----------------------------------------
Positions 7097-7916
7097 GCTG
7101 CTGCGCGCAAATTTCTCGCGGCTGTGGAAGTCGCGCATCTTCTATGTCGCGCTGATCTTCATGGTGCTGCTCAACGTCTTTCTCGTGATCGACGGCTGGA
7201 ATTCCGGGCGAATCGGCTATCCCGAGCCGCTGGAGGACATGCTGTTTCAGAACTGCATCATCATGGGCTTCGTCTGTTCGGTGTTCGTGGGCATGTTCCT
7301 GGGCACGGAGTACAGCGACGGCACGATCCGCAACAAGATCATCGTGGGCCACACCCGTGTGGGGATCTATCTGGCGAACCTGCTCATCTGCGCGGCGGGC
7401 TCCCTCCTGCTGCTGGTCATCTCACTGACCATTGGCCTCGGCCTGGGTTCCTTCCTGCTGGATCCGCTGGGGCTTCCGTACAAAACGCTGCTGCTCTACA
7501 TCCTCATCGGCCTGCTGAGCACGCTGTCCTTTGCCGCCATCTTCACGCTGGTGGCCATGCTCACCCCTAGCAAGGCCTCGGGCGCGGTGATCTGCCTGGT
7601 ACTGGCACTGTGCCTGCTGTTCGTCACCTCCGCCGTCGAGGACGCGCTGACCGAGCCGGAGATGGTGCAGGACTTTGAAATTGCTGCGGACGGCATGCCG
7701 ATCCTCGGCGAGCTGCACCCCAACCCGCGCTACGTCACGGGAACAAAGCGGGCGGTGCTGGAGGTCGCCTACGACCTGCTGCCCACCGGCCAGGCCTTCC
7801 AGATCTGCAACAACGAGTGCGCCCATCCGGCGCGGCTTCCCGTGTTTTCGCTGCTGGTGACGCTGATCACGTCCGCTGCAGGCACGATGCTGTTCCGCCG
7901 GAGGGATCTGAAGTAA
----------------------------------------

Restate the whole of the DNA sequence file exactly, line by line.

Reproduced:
Positions 7097-7916
7097 GCTG
7101 CTGCGCGCAAATTTCTCGCGGCTGTGGAAGTCGCGCATCTTCTATGTCGCGCTGATCTTCATGGTGCTGCTCAACGTCTTTCTCGTGATCGACGGCTGGA
7201 ATTCCGGGCGAATCGGCTATCCCGAGCCGCTGGAGGACATGCTGTTTCAGAACTGCATCATCATGGGCTTCGTCTGTTCGGTGTTCGTGGGCATGTTCCT
7301 GGGCACGGAGTACAGCGACGGCACGATCCGCAACAAGATCATCGTGGGCCACACCCGTGTGGGGATCTATCTGGCGAACCTGCTCATCTGCGCGGCGGGC
7401 TCCCTCCTGCTGCTGGTCATCTCACTGACCATTGGCCTCGGCCTGGGTTCCTTCCTGCTGGATCCGCTGGGGCTTCCGTACAAAACGCTGCTGCTCTACA
7501 TCCTCATCGGCCTGCTGAGCACGCTGTCCTTTGCCGCCATCTTCACGCTGGTGGCCATGCTCACCCCTAGCAAGGCCTCGGGCGCGGTGATCTGCCTGGT
7601 ACTGGCACTGTGCCTGCTGTTCGTCACCTCCGCCGTCGAGGACGCGCTGACCGAGCCGGAGATGGTGCAGGACTTTGAAATTGCTGCGGACGGCATGCCG
7701 ATCCTCGGCGAGCTGCACCCCAACCCGCGCTACGTCACGGGAACAAAGCGGGCGGTGCTGGAGGTCGCCTACGACCTGCTGCCCACCGGCCAGGCCTTCC
7801 AGATCTGCAACAACGAGTGCGCCCATCCGGCGCGGCTTCCCGTGTTTTCGCTGCTGGTGACGCTGATCACGTCCGCTGCAGGCACGATGCTGTTCCGCCG
7901 GAGGGATCTGAAGTAA